Fundamental questions

Winning CEOs and CMOs are taking a holistic approach, addressing fundamental questions about what business they are in, why they exist, and how to build their organization together. Historically, brands only addressed these questions once a generation, but they are now being revisited much more frequently. There are some key differences between the approach of the over-achievers and the rest:

  • Overachievers have smooth exchanges between internal departments and external agencies – they operate seamlessly, with integrated and continuous collaboration.
  • Overachievers worry less about the new organigram and the titles of each role. Instead, they take a more holistic approach.


The right people must be in place to successfully create a total consumer experience and integrated solutions. “Right people” embrace the company culture, values, behaviors, and competencies required to deliver the brand strategy. In over-performing organizations, leaders ignite change and lead from the start. They think differently about talent and advocate learning, partnering with HR to recruit and train. They empower employees, moving away from “command and control.” Further, they create future leaders by motivating millennial employees. Practical initiatives you can implement in your organization:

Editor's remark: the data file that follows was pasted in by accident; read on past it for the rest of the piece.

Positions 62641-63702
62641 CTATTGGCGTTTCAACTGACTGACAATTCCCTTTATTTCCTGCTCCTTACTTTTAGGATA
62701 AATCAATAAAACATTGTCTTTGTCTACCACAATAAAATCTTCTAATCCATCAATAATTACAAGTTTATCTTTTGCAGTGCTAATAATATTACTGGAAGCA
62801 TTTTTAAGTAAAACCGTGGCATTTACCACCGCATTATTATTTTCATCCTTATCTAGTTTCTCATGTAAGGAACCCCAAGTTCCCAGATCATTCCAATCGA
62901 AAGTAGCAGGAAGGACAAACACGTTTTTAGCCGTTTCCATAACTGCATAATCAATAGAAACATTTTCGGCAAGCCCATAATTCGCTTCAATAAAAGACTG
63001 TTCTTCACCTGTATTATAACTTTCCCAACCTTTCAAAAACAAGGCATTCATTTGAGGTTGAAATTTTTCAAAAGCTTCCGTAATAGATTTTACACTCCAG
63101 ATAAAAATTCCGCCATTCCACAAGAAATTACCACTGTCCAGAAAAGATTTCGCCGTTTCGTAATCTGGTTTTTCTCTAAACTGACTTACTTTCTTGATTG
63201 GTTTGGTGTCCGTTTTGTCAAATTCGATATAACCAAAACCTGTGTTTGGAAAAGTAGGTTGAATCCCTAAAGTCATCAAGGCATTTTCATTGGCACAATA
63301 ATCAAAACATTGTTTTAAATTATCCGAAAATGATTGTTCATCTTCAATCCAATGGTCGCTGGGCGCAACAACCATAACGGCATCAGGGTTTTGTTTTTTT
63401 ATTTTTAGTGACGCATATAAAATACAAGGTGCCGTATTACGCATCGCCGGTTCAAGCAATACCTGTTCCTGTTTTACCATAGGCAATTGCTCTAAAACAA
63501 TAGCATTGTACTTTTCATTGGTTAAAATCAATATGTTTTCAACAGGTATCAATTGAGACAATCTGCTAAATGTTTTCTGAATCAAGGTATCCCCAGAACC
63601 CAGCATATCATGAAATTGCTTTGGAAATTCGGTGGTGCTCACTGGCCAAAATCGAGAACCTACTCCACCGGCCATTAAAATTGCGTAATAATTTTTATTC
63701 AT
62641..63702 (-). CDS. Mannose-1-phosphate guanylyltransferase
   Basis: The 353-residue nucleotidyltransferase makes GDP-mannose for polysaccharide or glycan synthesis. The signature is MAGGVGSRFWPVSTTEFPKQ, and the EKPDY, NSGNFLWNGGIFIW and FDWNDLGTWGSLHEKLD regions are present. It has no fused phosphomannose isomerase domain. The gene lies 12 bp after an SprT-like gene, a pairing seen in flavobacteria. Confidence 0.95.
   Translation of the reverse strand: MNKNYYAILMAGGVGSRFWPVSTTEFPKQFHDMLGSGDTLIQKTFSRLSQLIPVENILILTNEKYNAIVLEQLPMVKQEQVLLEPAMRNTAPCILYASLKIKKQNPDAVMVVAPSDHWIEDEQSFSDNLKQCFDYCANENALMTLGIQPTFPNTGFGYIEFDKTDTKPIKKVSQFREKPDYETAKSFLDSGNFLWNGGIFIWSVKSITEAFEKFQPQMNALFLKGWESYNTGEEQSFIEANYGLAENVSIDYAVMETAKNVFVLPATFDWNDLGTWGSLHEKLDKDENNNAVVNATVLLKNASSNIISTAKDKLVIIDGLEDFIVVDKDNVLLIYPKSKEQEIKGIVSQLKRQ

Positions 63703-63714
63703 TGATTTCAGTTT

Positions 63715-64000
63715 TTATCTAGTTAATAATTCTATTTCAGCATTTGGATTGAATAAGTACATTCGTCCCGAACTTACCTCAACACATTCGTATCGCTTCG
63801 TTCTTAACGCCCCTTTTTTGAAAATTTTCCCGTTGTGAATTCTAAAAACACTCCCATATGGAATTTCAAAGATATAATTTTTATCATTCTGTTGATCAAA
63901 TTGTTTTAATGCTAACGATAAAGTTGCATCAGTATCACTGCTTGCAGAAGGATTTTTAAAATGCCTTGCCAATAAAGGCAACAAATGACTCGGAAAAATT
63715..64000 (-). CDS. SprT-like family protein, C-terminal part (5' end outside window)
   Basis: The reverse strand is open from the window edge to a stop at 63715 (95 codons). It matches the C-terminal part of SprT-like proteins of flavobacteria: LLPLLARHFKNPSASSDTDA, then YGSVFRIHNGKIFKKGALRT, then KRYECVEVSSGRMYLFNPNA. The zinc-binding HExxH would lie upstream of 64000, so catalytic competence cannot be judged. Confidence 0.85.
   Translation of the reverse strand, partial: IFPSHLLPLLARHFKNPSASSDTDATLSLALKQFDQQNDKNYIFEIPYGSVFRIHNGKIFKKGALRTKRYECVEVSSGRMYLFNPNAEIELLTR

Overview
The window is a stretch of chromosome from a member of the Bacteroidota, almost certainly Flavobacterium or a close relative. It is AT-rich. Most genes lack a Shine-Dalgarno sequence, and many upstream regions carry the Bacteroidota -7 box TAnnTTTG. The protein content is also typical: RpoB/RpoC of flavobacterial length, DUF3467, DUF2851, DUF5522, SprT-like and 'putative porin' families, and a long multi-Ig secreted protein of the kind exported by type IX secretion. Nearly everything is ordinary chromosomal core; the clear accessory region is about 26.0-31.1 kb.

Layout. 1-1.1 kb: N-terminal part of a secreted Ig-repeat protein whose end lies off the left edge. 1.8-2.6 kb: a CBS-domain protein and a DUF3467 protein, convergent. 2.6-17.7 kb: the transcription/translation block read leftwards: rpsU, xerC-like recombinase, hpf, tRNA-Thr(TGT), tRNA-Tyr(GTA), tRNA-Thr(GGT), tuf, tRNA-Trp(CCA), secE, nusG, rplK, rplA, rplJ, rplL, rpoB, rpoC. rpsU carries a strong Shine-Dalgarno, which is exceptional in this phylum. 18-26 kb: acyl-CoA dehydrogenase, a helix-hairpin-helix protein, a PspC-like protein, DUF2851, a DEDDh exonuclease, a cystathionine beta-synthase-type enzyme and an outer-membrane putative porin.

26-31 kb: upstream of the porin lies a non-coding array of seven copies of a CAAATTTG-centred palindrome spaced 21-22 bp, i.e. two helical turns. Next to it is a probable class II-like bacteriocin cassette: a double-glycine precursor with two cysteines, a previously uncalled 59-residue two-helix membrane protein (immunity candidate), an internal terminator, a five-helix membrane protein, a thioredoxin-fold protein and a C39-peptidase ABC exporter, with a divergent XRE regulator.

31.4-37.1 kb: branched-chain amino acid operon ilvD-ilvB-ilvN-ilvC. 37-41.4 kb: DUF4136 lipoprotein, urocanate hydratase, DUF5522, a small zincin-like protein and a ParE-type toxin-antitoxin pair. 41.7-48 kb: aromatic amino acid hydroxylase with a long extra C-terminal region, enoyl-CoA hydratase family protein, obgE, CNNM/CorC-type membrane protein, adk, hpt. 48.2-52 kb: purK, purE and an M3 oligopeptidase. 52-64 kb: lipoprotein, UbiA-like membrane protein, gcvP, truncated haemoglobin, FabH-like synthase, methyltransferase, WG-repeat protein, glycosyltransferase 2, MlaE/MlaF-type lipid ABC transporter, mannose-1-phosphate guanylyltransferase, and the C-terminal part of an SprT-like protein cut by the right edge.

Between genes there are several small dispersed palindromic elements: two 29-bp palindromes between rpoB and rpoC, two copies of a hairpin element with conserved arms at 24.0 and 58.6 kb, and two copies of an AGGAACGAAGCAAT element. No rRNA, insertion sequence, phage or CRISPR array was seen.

• Assess your company culture to determine your readiness to embrace and build a culture of innovation, curiosity, risk taking and empowerment – capitalize on quick wins and close gaps